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Strengthening the base: preparing health research for climate change


Evidence on neglected research priorities


Shahab, Saqib
Ghaffar, Abdul
Peterson Stearns, Beverly
Woodward, Alister


Climate change, Development, Equity, Global Forum for Health Research, Health, Poor, Research








Climate change

There is irrefutable proof of climate change due to human activity, most notably caused by the release of greenhouse gases from fossil fuel use. The impact is expected to accelerate if immediate steps are not taken to mitigate greenhouse gas emissions.

While this primary cause of climate change comes largely from developed countries, as developing countries grow, they also will add to the problem.

Moreover, it will be the people of the developing world on whom climate change will exact the greatest toll – the same populations that already bear the heaviest burdens of infectious and chronic diseases. Millions are at risk of increasing health problems stemming from floods, drought, windstorms. Additionally, infectious diseases are spreading into areas once too cold for them to persist.

More research is needed

The need for research and action is urgent. Research can make vital contributions to mitigating the impacts of climate change on the health of the poor and to enabling adaptations to those changes that are no longer unavoidable.

It is imperative to integrate climate change research into relevant areas of health and social sector research to ensure that progress made in these areas are not then offset by the effects of climate change.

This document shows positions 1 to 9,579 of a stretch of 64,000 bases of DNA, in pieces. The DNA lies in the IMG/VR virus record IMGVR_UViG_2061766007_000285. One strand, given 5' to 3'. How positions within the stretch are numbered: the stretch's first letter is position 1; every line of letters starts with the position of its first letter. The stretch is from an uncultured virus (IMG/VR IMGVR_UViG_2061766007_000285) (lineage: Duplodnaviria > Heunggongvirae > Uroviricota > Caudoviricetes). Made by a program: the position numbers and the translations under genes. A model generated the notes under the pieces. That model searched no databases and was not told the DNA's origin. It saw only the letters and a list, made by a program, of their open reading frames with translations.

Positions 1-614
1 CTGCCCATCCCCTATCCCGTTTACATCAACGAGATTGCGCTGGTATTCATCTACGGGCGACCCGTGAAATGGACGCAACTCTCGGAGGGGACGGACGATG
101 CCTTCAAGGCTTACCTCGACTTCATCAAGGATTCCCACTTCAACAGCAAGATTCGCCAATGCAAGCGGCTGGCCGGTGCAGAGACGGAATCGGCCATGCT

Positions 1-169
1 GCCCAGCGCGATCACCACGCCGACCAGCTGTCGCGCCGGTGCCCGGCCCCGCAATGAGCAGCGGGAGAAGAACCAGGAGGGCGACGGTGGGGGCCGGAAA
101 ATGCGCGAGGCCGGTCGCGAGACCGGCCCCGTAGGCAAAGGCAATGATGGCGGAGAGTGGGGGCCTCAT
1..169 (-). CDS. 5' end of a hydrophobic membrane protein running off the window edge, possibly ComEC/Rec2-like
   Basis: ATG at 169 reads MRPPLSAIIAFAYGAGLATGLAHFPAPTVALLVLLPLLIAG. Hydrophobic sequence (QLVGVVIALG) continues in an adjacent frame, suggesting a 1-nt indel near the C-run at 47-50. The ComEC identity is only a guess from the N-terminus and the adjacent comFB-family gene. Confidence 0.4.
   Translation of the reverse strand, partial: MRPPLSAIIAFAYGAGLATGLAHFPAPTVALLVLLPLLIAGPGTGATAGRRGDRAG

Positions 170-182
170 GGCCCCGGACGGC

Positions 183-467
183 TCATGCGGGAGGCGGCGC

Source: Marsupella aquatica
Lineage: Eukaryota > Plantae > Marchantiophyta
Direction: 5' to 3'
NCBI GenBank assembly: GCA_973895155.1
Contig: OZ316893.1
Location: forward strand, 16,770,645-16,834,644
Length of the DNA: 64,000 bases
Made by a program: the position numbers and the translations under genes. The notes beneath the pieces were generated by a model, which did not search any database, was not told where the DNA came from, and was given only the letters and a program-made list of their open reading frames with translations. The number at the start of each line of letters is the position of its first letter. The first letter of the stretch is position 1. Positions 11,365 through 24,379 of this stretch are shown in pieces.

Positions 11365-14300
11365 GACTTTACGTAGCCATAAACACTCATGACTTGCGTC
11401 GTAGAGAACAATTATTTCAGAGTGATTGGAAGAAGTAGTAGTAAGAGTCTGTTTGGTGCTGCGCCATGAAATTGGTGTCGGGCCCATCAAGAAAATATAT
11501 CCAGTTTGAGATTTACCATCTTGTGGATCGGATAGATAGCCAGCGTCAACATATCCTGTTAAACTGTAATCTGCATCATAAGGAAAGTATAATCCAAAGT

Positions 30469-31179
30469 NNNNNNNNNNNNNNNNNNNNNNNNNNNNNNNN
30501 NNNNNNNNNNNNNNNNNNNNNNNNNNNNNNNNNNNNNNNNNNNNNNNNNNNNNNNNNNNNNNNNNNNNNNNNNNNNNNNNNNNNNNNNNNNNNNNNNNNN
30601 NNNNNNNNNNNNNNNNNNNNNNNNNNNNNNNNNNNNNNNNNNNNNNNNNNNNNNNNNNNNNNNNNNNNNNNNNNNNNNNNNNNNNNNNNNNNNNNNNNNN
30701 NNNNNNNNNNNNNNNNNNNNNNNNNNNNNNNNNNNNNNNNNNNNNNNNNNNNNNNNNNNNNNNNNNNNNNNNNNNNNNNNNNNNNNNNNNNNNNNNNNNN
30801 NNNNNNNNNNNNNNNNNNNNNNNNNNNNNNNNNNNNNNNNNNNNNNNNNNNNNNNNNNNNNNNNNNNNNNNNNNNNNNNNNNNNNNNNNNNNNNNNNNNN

The concern regarding climate change research is consistent with the mission of the Global Forum for Health Research, which is to apply research to the health problems of the world’s poor and most vulnerable.

The call for action

  • Climate change must become a priority in health research frameworks and it must be recognized by policy-makers from both health and non-health backgrounds.
  • Research on ways to mitigate the effects of greenhouse gases from fossil fuel use is absolutely essential such as increasing public and industry interest in cleaner energy production technologies.
  • Research on adaptation to the changing climate is also critical as significant climate change already appears inevitable.
  • Research initiatives pertaining to food security, water and sanitation, vector-borne diseases, air quality, thermal stress and emergency preparedness must identify how they have adjusted for progressive climate change in a sustainable way.
  • Research on climate change and health needs to be interdisciplinary, cross-sectoral and developed with a strong focus on poverty and equity; it also must be both empirical and applied. It needs to look at broad ecological, demographic and socioeconomic issues to assess both the impact and the opportunities for intervention.
  • Alternate multidisciplinary funding streams for research and knowledge translation and dissemination need to be established for the human health needs for adaptation to climate change.
  • Strengthen current public health systems to ensure safe water and food supplies, sanitation and disaster preparedness while preventing an increase or emergence of disease.
  • Existing ecological frameworks need to be evaluated and interventions developed that integrate climate change into existing public health models.


Funding for research on the health effects of climate change and adaptation mechanisms is significantly limited. Furthermore, most research relating to climate change and health conducted to date has been financed and conducted in high-income countries and has paid little attention to the particular health needs of low- and middle-income countries.

The next steps

The next steps will be to establish the research agenda on ways to counter climate change threats to the health of the world's poorest populations. Then the resources to implement priorities on the agenda must be quickly found and the results used to focus policies and action.